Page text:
THE tragic deaths related to Covid-19 of so many in care homes across the UK, Europe and beyond, is a matter of deep concern to governments worldwide. It is therefore sadly disappointing that the British media are now so fixated on finding fault with the First Minister and the Scottish Government that at Wednesday’s coronavirus briefing it seemed evident that, ahead of the publication of the report into care home deaths by Public Health Scotland, headlines had already been written condemning the transfer of patients from NHS hospitals into care homes.

Interrogators from across the spectrum of British television and newspapers queued up, in some instances quite rudely, to press incorrect interpretations of the report and wrongly label the move to reduce pressures on NHS hospitals – a move which was adopted across the UK – as a “scandal”, when the evidence of the report was that there was no significant statistical data to support such a pronouncement. In fact, the biggest “factor” identified by the report in the spread of coronavirus into care homes was not hospital discharges, whether patients tested or not, but the size of the care home itself.

What is a “scandal” is that the British media continue to turn a blind eye to the negligent operation of private care homes across the UK for the financial benefit of investors (among them offshore tax-avoidance vehicles of rich Tory Party donors) while poorly paid and inadequately protected staff are exploited and many of our most vulnerable elderly citizens continue to die ahead of their natural life expectancies.

Stan Grodynski

Longniddry, East Lothian

IT is interesting that the Unionist elite at Westminster and their hangers-on are trying as best they can to stop Scotland becoming independent.

Two recent opinion polls in the autumn showed that 49% of Labour voters and 52% of Conservative voters in England would be glad to see us go as we cost too much, many in England wish us well and others have no opinion. Why then do the Unionist elite try to stop us leaving when the majority in England do not care.

I have until recently thought it was about them not wanting to lose our wealth and resources but that is only part of the story, important though that is. The real reason is prestige. It is likely that a reduced UK would be challenged for its permanent seat on the UN Security Council. The UK would lose political status. Brexit means less economic status and stability.

Also Scotland is geographically key to Nato as we are in a position to monitor the North Atlantic. So if we leave the UK, they will lose some influence here also.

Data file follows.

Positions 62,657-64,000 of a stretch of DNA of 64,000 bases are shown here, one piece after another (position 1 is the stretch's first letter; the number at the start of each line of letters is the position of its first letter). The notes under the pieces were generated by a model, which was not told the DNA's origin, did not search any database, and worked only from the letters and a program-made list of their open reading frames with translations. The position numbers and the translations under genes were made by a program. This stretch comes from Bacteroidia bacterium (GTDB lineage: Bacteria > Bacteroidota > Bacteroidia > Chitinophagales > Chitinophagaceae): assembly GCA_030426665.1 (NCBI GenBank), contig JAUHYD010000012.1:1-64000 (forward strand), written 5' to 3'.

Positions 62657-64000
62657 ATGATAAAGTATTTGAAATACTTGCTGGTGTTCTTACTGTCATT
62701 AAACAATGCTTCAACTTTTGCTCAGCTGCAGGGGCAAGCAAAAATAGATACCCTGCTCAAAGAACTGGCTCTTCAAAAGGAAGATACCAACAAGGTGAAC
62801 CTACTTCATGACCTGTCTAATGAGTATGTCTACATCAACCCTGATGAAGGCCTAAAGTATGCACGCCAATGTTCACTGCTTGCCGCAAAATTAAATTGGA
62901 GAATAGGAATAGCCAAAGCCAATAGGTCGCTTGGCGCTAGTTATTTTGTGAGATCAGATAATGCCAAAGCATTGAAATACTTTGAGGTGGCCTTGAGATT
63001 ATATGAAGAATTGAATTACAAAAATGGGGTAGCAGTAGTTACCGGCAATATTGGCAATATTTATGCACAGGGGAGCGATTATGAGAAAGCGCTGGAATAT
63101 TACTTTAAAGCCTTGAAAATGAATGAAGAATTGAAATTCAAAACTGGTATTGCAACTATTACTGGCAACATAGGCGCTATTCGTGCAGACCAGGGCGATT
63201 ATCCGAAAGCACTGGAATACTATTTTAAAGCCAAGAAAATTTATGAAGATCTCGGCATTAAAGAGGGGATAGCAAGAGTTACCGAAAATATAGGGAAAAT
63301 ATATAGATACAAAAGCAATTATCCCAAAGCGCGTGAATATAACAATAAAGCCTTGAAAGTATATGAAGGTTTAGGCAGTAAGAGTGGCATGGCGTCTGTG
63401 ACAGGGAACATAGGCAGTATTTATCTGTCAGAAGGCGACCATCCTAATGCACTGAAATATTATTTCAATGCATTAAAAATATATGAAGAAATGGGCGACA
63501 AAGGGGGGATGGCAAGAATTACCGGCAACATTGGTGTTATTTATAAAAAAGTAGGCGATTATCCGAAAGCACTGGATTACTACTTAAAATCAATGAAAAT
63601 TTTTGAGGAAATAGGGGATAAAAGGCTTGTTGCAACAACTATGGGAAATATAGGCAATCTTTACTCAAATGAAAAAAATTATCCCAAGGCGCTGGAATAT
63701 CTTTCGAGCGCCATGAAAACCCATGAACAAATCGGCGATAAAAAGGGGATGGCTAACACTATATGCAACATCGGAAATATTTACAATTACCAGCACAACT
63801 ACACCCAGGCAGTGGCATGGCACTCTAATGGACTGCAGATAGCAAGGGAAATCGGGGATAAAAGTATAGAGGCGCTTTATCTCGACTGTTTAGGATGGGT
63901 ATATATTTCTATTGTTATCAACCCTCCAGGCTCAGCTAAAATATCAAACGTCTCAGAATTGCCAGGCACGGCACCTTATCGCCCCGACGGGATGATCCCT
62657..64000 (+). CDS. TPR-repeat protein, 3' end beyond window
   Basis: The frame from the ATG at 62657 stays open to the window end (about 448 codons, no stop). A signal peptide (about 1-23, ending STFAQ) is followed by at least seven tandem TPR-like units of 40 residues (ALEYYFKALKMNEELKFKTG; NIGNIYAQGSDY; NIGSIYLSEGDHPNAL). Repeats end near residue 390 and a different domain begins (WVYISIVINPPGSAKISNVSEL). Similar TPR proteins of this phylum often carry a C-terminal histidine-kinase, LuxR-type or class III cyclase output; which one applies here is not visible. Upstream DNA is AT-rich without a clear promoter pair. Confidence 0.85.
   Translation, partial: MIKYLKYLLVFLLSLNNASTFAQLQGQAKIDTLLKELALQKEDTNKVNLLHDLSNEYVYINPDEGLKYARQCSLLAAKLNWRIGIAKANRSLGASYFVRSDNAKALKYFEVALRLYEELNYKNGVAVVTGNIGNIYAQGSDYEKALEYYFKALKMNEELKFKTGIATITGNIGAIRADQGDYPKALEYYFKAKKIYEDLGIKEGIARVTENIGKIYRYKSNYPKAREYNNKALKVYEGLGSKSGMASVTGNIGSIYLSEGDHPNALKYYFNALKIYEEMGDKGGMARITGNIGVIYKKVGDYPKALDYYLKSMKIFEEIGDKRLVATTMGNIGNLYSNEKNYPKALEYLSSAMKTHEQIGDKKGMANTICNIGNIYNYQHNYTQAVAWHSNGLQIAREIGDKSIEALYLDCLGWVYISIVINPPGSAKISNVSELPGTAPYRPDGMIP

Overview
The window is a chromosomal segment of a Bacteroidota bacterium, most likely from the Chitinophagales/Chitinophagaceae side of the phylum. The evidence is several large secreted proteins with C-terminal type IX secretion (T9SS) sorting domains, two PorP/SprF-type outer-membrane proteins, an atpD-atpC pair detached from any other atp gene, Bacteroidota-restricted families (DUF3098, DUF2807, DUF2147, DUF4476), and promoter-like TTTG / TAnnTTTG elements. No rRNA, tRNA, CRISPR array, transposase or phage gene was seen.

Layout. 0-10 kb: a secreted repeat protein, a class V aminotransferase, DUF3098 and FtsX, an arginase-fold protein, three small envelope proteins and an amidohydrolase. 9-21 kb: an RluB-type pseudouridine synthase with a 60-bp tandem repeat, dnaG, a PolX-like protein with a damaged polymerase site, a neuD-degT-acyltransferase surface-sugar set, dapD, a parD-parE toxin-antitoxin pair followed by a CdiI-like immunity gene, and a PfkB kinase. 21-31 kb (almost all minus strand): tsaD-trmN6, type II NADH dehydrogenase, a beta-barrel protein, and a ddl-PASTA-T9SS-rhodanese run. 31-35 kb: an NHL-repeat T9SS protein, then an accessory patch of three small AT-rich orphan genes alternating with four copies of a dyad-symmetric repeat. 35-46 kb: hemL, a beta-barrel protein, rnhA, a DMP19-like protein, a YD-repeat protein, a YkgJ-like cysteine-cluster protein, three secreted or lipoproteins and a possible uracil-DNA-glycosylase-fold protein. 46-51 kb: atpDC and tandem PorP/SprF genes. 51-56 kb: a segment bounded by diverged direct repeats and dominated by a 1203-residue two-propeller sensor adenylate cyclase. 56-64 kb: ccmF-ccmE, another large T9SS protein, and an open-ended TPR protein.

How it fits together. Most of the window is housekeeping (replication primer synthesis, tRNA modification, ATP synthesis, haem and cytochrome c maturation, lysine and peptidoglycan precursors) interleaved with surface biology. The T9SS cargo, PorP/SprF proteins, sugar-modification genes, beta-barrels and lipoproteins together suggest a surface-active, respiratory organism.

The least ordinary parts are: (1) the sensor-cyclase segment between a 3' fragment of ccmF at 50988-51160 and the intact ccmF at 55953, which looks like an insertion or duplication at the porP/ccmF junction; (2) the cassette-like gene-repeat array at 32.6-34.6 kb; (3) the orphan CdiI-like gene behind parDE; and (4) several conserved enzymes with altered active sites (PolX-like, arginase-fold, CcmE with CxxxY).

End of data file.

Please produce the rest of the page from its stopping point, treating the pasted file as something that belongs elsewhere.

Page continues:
Then there is the use of Faslane for its hunter killer and Trident subs. Where do they go? These are Westminster’s real concerns over and above wealth.

The good point is that Scotland’s status will increase on the world stage when we are free once again, which in turn will help our economy.

We have a rosy future despite the fact our near neighbour will be diminished in its world status and economically even more knackered due to Brexit. Pity Brexit will affect us in the medium term.

Freedom, aye we can, they will not win.

Robert Anderson


I AM grateful for the responses today from those who sympathised with the points I made in my letter about the proliferation of independence-supporting parties, but wish to make clear to Julia Pannell that there was no “venom” behind my comments.

With regard to “has-beens”, I thought I had explained that term clearly, as referring to those who have previously held some position in the public eye. I am very much aware that, when no longer holding such a position, one of the wisest, but most difficult, things to do is to stand back and refrain from becoming involved, even when one’s successors seem to be reinventing the wheel, though on occasion opinion or advice may be sought.

The second point is that, when one divides 100 by two, the result is 50. Divide 100 by five and the result is 20.

The total of the turnout giving their votes to an independence party is finite, and therefore, if there are six or seven such parties, each inevitably will win a much smaller number of votes, in all likelihood insufficient to win a seat at all.

No venom in these points, just reality.

L McGregor


I NEED to reply to John McKenzie’s comments in Thursday’s edition.

I am not a member of a political party and have avoided becoming one, as I have no desire to become involved in the eternal squabbling and factionalism which seems to plague such organisations.

I first cast a vote for the SNP’s Stephen Maxwell in a local election in the 70s. I still vote SNP, but I am principally a member of the Yes movement. As such, I shall be casting my votes in the Holyrood ballot, as I have always done, SNP and Green.

I think J.McK makes a very bold statement when he asserts that the Yes movement is “UNDER the SNP”.

I think that I, and many others in the wider Yes movement, would prefer the SNP to be working with us in order to achieve the maximum number of indy MSPs in May, and then on to independence.

Gus McFadzen

via email

THE treatment of Jeremy Corbyn is a typical example of the reason the Labour Party have become so unpopular. Corbyn is a man of principle. He hasn’t got a prejudiced bone in his body. Antisemitic? I bet he and Bernie Sanders would be best pals if they had become PM and President. That really would have been a special relationship.

James Arthur